Each house has so-called installation zones, which were laid according to a specific scheme. Depending on whether the handyman was there when they were misplaced, he knows where they are. In an old building, however, you can only find the installation zones with a so-called pipe locator.

The installation zones in a properly designed bathroom should take into account certain standards. Protection areas are usually located where splash water could come into contact with electrical installations. These zones are, for example, the walls around a shower or bathtub.

For old buildings, however, do-it-yourselfers can not rely on flush-mounted cables meeting these requirements. A pipe locator helps home improvement workers determine where power lines are actually going. Incidentally, this device is not only suitable for tile drilling, but basically before drilling or nailing.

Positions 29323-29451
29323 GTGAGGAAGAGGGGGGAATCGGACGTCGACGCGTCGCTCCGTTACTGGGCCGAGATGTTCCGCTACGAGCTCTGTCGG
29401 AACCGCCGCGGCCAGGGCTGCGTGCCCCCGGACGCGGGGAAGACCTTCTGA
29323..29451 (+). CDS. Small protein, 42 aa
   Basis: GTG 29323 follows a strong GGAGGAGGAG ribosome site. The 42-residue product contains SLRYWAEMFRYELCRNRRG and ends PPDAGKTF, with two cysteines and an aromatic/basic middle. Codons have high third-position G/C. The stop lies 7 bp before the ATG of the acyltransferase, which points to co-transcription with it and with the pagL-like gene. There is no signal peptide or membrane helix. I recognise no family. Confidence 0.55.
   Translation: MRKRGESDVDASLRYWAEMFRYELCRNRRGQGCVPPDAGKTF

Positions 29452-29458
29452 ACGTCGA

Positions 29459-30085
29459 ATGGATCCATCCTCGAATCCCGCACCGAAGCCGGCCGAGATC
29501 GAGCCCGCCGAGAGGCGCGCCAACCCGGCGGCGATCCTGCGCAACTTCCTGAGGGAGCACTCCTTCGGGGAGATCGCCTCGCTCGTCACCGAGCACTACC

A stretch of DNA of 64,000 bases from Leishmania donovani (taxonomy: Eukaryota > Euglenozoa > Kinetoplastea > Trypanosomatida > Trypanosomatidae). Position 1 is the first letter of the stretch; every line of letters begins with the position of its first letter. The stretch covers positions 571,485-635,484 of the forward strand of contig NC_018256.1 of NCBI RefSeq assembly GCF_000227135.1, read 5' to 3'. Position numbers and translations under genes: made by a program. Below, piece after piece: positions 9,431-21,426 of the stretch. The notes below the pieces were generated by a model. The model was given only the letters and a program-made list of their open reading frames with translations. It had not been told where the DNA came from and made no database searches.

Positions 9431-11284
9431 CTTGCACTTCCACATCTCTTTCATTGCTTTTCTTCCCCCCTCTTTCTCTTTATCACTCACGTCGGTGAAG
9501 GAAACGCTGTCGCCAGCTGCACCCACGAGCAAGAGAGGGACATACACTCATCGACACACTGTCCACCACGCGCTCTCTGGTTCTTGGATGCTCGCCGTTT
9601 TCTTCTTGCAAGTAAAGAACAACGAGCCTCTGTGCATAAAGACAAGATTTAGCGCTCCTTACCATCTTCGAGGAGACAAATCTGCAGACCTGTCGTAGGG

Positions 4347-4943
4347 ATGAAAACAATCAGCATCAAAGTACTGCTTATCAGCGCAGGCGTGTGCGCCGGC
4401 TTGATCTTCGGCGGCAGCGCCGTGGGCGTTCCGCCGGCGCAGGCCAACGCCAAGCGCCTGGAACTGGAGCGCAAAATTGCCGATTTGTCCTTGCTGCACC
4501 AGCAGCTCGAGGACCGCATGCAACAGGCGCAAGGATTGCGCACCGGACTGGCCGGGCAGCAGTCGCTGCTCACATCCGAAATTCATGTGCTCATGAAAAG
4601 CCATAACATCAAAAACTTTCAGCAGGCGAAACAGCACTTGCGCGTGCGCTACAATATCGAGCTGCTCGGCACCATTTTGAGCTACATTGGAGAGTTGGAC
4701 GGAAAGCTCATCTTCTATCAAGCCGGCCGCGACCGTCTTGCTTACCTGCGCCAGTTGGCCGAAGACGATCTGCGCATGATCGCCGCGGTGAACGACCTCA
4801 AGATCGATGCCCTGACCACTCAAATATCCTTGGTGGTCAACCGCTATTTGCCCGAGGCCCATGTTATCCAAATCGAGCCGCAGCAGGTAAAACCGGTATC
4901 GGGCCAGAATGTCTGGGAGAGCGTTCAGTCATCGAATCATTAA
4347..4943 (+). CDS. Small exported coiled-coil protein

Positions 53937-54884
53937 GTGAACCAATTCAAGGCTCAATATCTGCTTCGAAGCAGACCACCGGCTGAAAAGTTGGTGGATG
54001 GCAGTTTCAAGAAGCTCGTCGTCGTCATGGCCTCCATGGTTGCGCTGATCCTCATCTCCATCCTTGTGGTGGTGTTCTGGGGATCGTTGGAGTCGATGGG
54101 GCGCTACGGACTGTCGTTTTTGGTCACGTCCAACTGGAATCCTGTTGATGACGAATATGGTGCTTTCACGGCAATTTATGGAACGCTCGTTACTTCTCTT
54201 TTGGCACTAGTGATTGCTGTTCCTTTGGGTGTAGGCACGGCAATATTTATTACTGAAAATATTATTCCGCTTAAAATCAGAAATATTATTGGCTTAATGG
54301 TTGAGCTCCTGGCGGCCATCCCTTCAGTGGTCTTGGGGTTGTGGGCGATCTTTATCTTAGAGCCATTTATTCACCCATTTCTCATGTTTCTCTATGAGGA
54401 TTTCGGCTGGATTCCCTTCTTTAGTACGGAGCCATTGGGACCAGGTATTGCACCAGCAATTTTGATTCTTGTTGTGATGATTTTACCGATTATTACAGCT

Preparations and tools

As soon as home improvement workers have identified and marked power and water pipes, they can soon start working on them. Before that, however, they must make some preparations.

One of the preparations is the choice of tools. The indispensable tools include:

  • Impact Drill, Hammer Drill or Drill : The importance of the equipment is evident in the order. A hammer drill is the best tool for this job, followed by a hammer drill. A drill is really only suitable if do-it-yourselfers can not procure the other two tools.
  • Container / Bucket of Water : The drill may become hot during this work. Do-it-yourselfers need to cool it down as soon as possible.
  • Tile, Glass, or Stone Drill : This accessory is needed to drill the hole in the tile.
  • Marker to mark : Do-it-yourselfers must stand on the tiles mark the place where you want to drill. This marker can be made with a pencil, marker or felt-tip pen.
  • Masking tape / transparent tape : This tool should be found in every household. It is ideal in a width of three to four centimeters.
  • Hammer and scriber : Do-it-yourselfers hit the scriber with the hammer when graining.

General tips for drilling holes in tiles

  • Hole in the Drilling joints : If you only need small holes in the bathroom, you can save a lot of work by drilling in the joints between the tiles. Caution is also announced here. If you make a small mistake, you can damage up to four tiles.